The only general rule that cal be given for directing the pronunciation, is, Tofound the words in such a manner as to imitate the hings they fignify. In pronouncing words fignifying what is elevated, the voice ought to be raised aboe its ordinary tone; and words signifying dejection f mind, ought to be pronounced in a low note. Ti imitate a stern and impetuous paffion, the words oght to be pronounce ed rough and loud ; a sweet and kindly paffion, on the contrary, ought to be imitaled by a soft and me, lodious tone of voice; in Dryden's ode of Alexan. der's feast, the line Faln, fals, faln, faln, represents a gradual finking of the mind and therefore is

pro. nounced with a falling voice by every one of taste, without instruction. In general, words that make the greateft figure ought to be marked with a pecu. , liar emphasis. Another circumstance contributes to the resemblance between sense and found, which is flow or quick pronunciation : for though the length or shortness of the syllables with relation to cach other, be in prose ascertained in some measurç, and

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in verse accuratel; 'et, taking a whole line or period together, it say je pronounced flow or faft. A period according aght to be pronounced low, when it expresies what is folemn or deliberate; and ought to be preanced quick, when it expreises what is brisk, livey,ur impetuous.

The art of proloncing with propriety and grace; being intended t make the found an echo to the sense, scarce adnit of any other general rule than that above mentiond. It inay indeed be branched out into many paicular rules and observations ; but without muchsuccess; because no language furnisheth words toignify the different degrees of high and low, louand loft, fast and flow. Before these differences ca be made the subje&t of regular instruction, notes just be invented, resembling those employed in musii We have reason to believe, that in Greece every tagedy was accompanied with such notes, in order ascertain the pronunciation ; but the moderns hithrto have not thought of this refine

Cicero gideed, without the help of notes, pretends to giverules for ascertaining the various tones of voice that are proper in expressing the different passions ; and it must be acknowledged, that in this atttempt le hath exhausted the whole power of language. A the fame time, every person of discernment will serceive, that these rules avail little in point of instruction: the very words he employs, are not intelligibi, except to those who beforehand are acquainted wih the subject.

To vary the scane a little, I propose to close with a slight comparison, between singing and pronouncing. In this comparifon, the five following circum. Itances relative to articulate found, must be kept in view. . ift, A found or fyllable is harsh or fmooth.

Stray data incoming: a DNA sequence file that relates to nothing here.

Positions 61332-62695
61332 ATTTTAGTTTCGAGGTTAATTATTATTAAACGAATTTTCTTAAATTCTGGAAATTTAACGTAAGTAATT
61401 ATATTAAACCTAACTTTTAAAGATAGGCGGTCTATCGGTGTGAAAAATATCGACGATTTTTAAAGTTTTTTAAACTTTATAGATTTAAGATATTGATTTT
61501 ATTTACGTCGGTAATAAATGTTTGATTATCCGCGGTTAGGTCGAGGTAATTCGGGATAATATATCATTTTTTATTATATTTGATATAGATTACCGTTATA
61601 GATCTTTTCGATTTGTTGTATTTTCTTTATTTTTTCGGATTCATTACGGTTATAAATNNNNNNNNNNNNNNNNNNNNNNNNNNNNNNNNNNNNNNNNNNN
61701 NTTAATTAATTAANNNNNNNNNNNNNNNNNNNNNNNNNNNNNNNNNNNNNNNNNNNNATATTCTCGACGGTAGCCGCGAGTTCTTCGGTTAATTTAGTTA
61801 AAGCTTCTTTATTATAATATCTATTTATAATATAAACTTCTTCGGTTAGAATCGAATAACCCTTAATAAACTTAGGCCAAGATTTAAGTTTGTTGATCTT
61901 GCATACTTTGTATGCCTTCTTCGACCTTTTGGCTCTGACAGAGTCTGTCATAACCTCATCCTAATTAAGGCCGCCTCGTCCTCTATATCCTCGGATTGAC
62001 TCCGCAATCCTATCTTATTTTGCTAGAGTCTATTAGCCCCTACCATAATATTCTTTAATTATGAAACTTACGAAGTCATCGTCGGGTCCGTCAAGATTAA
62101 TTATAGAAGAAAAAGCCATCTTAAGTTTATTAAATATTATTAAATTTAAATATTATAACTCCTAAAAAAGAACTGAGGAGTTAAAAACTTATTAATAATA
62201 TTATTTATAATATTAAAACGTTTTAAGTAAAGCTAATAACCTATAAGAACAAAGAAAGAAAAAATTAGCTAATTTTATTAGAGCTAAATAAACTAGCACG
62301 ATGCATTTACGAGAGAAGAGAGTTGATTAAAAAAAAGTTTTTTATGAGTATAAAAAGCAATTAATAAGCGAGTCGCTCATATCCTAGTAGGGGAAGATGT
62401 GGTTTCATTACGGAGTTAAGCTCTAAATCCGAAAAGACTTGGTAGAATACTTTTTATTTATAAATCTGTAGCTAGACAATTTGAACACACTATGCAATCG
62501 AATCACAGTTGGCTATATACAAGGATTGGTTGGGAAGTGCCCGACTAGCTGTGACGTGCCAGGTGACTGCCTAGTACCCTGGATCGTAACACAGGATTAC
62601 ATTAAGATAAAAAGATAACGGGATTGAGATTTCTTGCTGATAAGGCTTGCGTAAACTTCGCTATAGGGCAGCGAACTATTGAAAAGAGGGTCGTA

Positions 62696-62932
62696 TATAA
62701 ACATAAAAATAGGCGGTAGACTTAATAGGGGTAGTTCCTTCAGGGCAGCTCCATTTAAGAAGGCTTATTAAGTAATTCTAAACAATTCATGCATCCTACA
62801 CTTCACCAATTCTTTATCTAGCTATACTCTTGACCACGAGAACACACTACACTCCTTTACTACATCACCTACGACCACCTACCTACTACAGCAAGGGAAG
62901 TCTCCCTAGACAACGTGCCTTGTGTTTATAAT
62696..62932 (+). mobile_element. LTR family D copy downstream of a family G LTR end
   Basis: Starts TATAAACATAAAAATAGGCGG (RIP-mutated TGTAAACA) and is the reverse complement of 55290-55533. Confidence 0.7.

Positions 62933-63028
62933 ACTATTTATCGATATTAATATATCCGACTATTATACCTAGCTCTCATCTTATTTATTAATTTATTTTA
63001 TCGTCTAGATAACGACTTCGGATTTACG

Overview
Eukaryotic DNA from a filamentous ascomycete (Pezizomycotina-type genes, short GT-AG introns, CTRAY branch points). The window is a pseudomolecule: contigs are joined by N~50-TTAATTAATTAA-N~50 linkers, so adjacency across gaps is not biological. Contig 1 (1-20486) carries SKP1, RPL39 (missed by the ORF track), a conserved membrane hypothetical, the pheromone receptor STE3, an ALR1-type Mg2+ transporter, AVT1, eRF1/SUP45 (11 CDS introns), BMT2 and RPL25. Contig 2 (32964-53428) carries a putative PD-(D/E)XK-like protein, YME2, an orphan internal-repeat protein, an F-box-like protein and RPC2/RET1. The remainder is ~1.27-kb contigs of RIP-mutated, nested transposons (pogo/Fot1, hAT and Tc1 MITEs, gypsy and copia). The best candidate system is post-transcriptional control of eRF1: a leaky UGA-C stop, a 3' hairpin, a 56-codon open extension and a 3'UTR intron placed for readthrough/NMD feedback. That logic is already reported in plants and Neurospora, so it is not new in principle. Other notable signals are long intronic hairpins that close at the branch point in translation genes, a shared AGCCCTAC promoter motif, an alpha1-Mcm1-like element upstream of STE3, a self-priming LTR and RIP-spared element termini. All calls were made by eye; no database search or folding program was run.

ed, * De ortore, k 3. cap. 58.

ad, It is long or short. 3d, I i pronounced high or low. 4th, It is pronounce lud or soft. And, lastly, a number of words is succession, conftituting a period or membr of a period, are pronounced flow or quick: f these five the first depending on the componit letters, and the fecond being ascertained by citim, admit not any variety in pronouncing. The hree last are arbitrary, depending on the will the person who pronounces ; and it is chiefly i he artful management of these that just pronunci&ion consists. With respect to the first circumstance, husic has evidently the advantage ; for all its notes te agreeable to the ear; which is not always the case f articulate sounds, With respect to the second, long and short fyllables Tariously combined, produce a gnt variety of feet; vet far inferior to the variety tht is found in the multiplied combinations of musial notes. With respect to high and low notes, ponunciation is still more inferior to finging ; for it is observed by Dionyfius of Halicarnassus,* that in pronouncing, i. e. without altering the apertue of the windpipe, the voice is confined within three notes and a half: singing has a much greater compass. With respect to the two last circunítances, pronunciation equals singing.

In this chapter I have mentioned none of the heauties of language but what arise from words taken in their proper fenfe. , Beauties that depend on the metaphorical and figurative power of words, are reserved to be treated chap. 20.

SECT.

De ftuctura orationis, ca. ..